How Do We Know Intelligent Design Is a Scientific "Theory"?
A question I commonly receive is whether intelligent design is a "scientific theory." The word "theory" gets tossed around a lot as if everyone agrees on what it means. To answer the question, we must first consider the meaning of the word "theory."
As I've already elaborated here, philosopher Peter Kosso explains that calling something a "theory" says little about the degree of certainty backing the idea. As he states, "neither 'theoretical' nor 'law' is about being true or false, or about being well-tested or speculative." In Kosso's view, a theory "describes aspects of nature that are beyond (or beneath) what we can observe, aspects that can be used to explain what we observe." Thus "[s]ome theories are true (atomic theory), some are false (caloric theory), and the scientific method is what directs us in deciding which are which."
Does ID meet this definition of theory? Yes, it does.
ID is a theory of design detection, and it proposes intelligent agency as a mechanism causing biological change. ID allows us to explain how aspects of observed biological complexity, and other natural complexity, arose. And it uses the scientific method to make its claims.
The scientific method is commonly described as a four-step process involving observations, hypothesis, experiments, and conclusion. ID begins with the observation that intelligent agents produce complex and specified information (CSI). Design theorists hypothesize that if a natural object was designed, it will contain high levels of CSI. Scientists then perform experimental tests upon natural objects to determine if they contain complex and specified information. One easily testable form of CSI is irreducible complexity, which can be tested for by reverse-engineering biological structures through genetic knockout experiments to determine if they require all of their parts to function. When scientists experimentally uncover irreducible complexity in a biological structure, they conclude that it was designed.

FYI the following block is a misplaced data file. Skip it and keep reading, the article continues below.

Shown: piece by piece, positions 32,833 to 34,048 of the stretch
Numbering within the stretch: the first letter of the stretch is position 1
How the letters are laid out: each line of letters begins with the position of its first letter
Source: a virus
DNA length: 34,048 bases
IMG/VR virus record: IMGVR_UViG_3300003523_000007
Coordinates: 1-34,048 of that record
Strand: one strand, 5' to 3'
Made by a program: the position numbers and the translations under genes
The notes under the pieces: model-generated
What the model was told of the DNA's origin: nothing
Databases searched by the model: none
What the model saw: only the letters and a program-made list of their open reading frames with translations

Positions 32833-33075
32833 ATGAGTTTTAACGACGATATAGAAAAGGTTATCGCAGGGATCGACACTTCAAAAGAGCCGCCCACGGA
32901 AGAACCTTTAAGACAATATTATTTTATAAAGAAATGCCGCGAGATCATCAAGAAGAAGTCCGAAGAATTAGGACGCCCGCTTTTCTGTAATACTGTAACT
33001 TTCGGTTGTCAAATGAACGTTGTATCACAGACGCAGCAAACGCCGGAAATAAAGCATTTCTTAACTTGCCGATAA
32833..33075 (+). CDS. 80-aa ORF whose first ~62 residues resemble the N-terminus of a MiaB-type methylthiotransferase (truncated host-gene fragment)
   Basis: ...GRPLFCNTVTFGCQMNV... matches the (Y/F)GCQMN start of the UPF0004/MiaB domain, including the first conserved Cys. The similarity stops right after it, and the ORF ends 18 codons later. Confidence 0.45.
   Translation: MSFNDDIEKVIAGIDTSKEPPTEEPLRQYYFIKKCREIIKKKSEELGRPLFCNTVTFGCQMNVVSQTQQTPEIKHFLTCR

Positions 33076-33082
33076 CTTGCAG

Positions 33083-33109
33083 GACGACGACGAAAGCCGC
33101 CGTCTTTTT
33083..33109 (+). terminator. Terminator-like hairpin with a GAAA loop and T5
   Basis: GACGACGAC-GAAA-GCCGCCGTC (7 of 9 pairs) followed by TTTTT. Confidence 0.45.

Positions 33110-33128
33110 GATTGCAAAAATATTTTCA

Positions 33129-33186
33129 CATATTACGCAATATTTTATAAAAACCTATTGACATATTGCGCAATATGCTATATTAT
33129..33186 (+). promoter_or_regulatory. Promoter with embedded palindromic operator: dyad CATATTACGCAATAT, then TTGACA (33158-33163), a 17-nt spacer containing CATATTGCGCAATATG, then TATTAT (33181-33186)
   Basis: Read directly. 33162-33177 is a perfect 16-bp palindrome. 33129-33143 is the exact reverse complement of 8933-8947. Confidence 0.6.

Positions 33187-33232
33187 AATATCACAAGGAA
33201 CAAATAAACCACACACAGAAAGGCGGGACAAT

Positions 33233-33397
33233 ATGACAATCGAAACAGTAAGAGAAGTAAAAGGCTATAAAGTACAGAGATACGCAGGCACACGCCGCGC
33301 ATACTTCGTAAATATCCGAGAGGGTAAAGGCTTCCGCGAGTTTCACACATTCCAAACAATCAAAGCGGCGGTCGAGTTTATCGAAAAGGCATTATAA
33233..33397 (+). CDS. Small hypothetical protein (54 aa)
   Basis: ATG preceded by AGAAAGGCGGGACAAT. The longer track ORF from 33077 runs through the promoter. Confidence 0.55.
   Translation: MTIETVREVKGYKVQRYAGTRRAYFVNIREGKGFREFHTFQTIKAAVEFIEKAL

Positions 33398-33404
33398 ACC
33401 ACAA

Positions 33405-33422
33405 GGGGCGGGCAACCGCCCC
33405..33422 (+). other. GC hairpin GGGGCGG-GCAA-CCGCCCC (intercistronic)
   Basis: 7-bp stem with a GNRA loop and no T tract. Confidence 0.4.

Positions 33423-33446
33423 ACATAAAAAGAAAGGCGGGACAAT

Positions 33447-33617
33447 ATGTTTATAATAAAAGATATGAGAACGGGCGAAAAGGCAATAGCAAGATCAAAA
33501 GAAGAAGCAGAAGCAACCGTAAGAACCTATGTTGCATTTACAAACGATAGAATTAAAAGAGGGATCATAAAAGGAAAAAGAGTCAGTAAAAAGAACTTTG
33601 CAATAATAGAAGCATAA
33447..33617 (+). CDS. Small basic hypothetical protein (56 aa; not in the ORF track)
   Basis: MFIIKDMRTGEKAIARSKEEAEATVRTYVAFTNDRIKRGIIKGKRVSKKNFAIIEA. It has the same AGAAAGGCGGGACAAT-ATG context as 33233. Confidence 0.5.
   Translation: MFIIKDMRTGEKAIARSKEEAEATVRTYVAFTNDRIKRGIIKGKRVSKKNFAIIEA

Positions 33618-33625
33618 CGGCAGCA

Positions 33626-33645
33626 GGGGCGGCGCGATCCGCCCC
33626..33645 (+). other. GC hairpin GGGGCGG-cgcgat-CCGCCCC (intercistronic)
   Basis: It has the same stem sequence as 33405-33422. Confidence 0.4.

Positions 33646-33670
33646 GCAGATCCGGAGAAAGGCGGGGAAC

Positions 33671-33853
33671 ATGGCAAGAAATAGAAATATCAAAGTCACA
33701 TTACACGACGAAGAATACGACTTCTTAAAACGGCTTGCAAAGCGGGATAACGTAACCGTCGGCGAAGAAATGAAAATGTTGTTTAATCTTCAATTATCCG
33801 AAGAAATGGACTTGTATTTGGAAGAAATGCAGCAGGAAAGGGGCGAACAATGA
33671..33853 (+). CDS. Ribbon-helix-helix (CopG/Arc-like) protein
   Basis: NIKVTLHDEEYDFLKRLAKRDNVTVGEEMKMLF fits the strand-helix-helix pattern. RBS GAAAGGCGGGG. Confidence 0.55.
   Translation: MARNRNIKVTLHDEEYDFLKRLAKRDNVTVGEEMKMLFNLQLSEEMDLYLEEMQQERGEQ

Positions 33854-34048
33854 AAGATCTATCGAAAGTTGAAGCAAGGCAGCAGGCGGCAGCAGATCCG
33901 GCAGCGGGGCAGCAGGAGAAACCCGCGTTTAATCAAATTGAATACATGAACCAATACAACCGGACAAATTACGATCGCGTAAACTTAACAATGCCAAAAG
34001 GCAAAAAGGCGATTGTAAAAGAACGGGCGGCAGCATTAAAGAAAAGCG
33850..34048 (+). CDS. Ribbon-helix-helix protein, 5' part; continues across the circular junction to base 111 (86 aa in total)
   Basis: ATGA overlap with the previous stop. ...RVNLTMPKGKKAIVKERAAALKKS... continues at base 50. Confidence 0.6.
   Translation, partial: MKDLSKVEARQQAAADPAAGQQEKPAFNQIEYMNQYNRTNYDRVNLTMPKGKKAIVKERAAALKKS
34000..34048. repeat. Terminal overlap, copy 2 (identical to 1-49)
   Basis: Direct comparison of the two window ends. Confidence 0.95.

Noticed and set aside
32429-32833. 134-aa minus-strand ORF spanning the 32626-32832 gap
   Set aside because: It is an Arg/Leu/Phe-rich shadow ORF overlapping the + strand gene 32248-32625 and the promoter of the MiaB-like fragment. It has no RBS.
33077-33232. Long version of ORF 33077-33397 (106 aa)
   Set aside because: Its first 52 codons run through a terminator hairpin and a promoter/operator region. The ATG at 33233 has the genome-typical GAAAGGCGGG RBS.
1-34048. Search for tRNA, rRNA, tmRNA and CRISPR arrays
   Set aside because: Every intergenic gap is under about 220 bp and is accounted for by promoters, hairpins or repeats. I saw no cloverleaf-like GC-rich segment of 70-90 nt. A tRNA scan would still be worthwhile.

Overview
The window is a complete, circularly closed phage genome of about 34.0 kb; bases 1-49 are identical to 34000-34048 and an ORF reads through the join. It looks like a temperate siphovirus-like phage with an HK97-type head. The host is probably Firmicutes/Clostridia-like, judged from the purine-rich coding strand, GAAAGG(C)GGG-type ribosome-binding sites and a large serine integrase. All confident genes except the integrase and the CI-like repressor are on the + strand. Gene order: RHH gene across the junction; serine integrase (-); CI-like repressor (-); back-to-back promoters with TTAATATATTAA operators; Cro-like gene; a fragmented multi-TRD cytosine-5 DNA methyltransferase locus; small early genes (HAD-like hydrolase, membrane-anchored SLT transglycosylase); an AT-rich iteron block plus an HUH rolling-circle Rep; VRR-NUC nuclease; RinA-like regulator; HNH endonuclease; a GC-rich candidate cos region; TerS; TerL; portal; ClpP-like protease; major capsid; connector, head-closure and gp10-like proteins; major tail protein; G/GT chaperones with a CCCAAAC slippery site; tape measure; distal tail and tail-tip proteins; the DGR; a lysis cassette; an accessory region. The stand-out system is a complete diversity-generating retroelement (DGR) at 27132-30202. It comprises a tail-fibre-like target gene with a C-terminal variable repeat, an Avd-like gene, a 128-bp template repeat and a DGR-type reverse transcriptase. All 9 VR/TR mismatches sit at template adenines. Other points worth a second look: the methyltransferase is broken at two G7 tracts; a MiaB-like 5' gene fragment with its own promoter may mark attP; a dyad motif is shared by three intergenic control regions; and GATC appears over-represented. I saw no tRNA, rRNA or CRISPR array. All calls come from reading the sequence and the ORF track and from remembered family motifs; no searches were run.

Meeting the Definition of "Theory" from ID's Most Eminent Critics
Though Peter Kosso might disagree, I believe ID qualifies under his definition of "theory." But as I suggested above, there are many definitions of "theory" out there. How can we know if ID is a scientific theory? Take the definition of "theory" given by ID's most eminent scientific critics, and if ID meets that definition then there's a good bet ID may properly be considered a scientific theory.
Perhaps the most eminent scientific opponents of the theory of intelligent design can be found among the membership of the U.S. National Academy of Sciences (NAS). In contrast to Peter Kosso, the NAS defines "theory" as an idea that is well-tested and well-supported by the scientific evidence:
- "a well-substantiated explanation of some aspect of the natural world that can incorporate facts, laws, and tested hypotheses" (Science & Creationism: A View from the National Academy of Sciences (National Academy Press, 1999).)
- "a comprehensive explanation of some aspect of nature that is supported by a vast body of evidence" (Science, Evolution & Creationism (National Academy Press, 2008).)
When we're confronted with multipart tests, it's often useful to break them down into their elements. If the subject meets all the "elements," then it passes the test. Let's use that method here to analyze whether ID is a theory:
Element 1: ID must be an "explanation of some aspect of the natural world" and a "comprehensive explanation of some aspect of nature."Element 1: ID is a an "explanation of some aspect of the natural world" and a "comprehensive explanation of some aspect of nature."
Element 2: ID must "incorporate many facts, laws and tested hypotheses."
Element 3: ID must be "well-substantiated" and "supported by a vast body of evidence."